lead to other matter that could bear on, any issue that is or may be in the case.” Oppenheimer
Fund, Inc. v. Sanders, 437 U.S. 340 (1978). “[I]t is well established that the scope of discovery
The requests at issue are the Second Request for Production of Documents and Electronic Discovery,
served April 30, 2009, numbers 90-92 and 35-38. The specific requests are quoted in docket no. 443 at p. 12.
is within the sound discretion of the trial court.” Hayes v. Equitable Energy Resources Co., 366
F.3d 560, 571 (6th Cir. 2001) (quoting Chrysler Corp. v. Fedders Corp., 643 F.2d 1229, 1240 (6th
The plaintiffs argue this court’s previous rulings justify the scope of the requested
discovery. The magistrate judge has carefully and thoroughly reviewed these opinions, and finds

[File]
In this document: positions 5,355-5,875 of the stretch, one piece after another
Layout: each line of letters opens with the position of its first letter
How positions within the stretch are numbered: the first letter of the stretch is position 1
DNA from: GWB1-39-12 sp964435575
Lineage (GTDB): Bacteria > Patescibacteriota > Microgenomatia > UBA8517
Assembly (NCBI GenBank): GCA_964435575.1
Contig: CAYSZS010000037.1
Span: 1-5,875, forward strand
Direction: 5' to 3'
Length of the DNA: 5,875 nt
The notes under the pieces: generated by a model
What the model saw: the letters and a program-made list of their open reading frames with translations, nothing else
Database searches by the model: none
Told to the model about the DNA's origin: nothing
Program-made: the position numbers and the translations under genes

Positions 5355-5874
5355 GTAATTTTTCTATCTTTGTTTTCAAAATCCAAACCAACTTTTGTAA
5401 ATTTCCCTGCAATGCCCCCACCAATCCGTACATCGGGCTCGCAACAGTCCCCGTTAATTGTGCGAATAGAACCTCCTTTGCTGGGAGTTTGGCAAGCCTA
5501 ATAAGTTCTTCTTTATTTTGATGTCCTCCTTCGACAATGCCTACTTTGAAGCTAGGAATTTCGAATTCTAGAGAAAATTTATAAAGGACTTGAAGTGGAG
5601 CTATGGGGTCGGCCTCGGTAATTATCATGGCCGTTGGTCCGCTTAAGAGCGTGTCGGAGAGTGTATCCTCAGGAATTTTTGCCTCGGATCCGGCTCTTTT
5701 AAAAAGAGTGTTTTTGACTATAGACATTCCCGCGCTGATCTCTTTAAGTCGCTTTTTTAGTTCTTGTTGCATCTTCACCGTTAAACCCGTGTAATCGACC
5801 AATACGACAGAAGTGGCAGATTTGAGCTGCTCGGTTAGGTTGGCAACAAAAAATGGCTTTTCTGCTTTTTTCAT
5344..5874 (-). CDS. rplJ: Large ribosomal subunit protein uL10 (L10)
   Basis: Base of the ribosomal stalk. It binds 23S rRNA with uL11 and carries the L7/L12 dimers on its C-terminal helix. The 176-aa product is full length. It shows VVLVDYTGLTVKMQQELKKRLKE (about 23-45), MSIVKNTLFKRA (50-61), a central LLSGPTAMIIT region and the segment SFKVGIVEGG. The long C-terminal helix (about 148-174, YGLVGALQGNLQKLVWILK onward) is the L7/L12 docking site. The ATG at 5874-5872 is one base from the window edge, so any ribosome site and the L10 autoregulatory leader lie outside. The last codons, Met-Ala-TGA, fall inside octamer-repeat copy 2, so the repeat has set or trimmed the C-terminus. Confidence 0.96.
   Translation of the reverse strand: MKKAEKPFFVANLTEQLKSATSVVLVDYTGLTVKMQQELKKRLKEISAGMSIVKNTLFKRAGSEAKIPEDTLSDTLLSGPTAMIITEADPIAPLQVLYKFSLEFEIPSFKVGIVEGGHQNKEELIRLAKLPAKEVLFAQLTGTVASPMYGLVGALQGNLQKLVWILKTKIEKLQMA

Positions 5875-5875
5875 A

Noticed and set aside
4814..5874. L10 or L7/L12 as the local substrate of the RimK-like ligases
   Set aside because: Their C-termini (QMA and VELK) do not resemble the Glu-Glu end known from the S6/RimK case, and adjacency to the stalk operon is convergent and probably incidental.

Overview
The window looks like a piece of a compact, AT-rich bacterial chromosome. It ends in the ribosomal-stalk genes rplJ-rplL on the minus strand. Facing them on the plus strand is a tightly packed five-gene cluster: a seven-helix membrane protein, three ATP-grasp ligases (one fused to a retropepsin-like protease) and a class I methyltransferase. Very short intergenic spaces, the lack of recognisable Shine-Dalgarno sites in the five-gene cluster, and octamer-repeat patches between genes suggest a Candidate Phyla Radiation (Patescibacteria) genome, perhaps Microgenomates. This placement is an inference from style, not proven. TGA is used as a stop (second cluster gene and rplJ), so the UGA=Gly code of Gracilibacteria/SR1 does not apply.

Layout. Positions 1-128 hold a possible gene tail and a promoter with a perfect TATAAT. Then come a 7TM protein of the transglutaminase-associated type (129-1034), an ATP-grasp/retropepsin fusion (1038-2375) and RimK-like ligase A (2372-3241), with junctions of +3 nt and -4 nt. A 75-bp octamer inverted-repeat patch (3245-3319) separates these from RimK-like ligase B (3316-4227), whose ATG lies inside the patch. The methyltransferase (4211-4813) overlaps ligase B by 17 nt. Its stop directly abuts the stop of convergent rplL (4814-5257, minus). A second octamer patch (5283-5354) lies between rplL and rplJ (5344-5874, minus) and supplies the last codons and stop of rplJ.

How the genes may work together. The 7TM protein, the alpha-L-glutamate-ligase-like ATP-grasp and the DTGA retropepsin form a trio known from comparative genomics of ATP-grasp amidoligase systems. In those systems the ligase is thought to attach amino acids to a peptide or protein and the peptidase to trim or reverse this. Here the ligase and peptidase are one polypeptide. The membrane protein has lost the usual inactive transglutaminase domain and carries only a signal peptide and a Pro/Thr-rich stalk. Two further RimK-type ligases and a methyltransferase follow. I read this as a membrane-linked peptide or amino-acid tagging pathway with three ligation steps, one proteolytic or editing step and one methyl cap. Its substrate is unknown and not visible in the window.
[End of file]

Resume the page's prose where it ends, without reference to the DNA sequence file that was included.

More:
the opinion certifying the plaintiff-class salient, although not particularly dispositive, to the
discovery dispute at hand. As Judge Thomas B. Russell observed, the plaintiffs allege the
defendants “established a supra-competitive baseline of 6% for all negotiations concerning
commission. ... The key issue is determining whether Plaintiffs can prove that Defendants’
conspiracy caused the individual agents or franchisees to establish a 6% commission rate.”4
Judge Russell stated, “To the extent that Plaintiffs are successful in proving that 6% is a
conspiratorially established standard, any proof that a Defendants’ agents followed the rate
would be proof that the class members who hired that particular agent was harmed by the
On another occasion, Judge Russell aptly described the claim as one alleging that the
defendants engaged in parallel price fixing.6 Judge Russell further noted, and the plaintiffs
confirmed during oral argument, that the plaintiffs assert their claim against the corporate parent
defendant directly, through concerted action with its subsidiaries to commit wrongs against the